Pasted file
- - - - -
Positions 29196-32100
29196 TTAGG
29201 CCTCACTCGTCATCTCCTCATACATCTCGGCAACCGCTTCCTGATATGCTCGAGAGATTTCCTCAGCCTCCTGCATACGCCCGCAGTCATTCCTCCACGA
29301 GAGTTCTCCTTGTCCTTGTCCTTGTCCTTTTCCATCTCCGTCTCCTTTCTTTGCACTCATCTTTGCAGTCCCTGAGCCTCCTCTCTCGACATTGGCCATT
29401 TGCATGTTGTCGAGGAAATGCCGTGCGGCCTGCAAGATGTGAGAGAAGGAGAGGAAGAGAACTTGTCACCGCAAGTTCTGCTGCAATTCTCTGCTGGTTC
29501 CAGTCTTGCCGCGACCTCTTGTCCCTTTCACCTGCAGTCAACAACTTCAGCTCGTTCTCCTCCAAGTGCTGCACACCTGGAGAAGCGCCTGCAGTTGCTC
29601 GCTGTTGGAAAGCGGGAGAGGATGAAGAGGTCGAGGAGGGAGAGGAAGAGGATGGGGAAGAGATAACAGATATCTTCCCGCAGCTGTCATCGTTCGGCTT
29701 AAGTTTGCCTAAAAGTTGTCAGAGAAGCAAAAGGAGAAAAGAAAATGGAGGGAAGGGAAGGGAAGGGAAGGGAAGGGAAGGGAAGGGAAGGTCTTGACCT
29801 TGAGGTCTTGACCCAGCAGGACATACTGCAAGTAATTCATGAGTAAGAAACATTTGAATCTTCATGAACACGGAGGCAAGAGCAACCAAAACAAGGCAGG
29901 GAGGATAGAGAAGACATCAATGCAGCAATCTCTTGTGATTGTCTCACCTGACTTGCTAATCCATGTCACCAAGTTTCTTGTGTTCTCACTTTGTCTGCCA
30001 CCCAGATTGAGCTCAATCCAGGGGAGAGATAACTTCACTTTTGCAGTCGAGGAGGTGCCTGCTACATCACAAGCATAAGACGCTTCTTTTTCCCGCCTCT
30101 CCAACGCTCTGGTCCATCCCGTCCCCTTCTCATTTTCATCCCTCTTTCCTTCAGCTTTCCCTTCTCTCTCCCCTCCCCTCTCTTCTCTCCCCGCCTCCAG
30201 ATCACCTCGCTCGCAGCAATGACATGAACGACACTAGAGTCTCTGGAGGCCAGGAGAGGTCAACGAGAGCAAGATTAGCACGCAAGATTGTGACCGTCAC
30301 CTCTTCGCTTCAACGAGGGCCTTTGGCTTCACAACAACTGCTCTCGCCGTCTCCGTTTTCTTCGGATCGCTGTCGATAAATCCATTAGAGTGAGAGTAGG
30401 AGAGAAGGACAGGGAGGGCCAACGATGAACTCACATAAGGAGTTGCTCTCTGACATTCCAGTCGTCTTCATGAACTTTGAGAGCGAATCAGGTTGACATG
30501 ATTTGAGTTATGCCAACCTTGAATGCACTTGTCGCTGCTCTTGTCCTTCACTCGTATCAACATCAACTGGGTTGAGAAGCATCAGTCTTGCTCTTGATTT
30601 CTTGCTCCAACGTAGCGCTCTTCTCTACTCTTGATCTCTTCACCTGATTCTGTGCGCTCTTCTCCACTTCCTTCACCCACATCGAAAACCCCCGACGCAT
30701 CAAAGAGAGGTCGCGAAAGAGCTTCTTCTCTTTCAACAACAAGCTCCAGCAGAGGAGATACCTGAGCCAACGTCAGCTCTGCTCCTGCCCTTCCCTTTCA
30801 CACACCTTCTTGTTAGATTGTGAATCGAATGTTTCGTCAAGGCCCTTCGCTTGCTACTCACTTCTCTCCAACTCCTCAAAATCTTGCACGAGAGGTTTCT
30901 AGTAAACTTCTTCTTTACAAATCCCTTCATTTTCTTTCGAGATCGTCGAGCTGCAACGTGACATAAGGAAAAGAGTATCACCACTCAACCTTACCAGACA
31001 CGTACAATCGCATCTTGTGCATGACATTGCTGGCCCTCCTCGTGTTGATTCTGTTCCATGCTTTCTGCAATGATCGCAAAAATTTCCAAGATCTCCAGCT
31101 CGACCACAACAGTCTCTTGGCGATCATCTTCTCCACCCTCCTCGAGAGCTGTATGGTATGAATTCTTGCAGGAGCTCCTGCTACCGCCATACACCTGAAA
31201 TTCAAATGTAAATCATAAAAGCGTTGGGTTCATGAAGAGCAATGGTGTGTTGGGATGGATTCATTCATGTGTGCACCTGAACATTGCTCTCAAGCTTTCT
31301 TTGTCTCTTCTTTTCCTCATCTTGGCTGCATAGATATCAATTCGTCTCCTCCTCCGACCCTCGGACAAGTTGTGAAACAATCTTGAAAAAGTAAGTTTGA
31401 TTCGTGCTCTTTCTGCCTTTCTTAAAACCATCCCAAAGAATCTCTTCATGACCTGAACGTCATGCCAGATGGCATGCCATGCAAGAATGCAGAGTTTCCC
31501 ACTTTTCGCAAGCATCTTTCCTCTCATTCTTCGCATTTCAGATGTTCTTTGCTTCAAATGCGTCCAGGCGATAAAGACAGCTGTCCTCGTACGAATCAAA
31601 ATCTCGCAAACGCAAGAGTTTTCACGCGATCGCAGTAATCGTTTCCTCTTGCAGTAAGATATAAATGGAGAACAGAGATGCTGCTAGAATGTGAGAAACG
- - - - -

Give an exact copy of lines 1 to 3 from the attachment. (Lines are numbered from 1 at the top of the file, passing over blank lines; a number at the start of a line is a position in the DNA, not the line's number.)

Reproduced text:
Positions 29196-32100
29196 TTAGG
29201 CCTCACTCGTCATCTCCTCATACATCTCGGCAACCGCTTCCTGATATGCTCGAGAGATTTCCTCAGCCTCCTGCATACGCCCGCAGTCATTCCTCCACGA